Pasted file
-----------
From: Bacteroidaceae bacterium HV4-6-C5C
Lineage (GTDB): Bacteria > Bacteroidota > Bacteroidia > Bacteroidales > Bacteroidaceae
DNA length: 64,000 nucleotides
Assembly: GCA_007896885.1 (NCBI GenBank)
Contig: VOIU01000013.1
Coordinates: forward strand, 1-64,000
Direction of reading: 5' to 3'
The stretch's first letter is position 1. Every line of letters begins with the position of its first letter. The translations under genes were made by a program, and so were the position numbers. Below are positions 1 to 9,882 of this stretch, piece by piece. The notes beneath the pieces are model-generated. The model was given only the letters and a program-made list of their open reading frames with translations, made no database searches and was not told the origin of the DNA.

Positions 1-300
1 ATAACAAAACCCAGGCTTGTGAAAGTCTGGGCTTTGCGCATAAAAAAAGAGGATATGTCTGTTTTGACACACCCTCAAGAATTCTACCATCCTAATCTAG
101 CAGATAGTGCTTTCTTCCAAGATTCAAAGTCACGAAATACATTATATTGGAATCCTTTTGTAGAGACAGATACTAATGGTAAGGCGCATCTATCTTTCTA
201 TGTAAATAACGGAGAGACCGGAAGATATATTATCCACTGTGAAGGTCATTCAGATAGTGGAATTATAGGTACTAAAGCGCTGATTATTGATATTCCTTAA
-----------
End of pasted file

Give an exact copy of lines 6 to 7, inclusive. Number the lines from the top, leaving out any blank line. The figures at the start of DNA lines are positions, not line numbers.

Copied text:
Coordinates: forward strand, 1-64,000
Direction of reading: 5' to 3'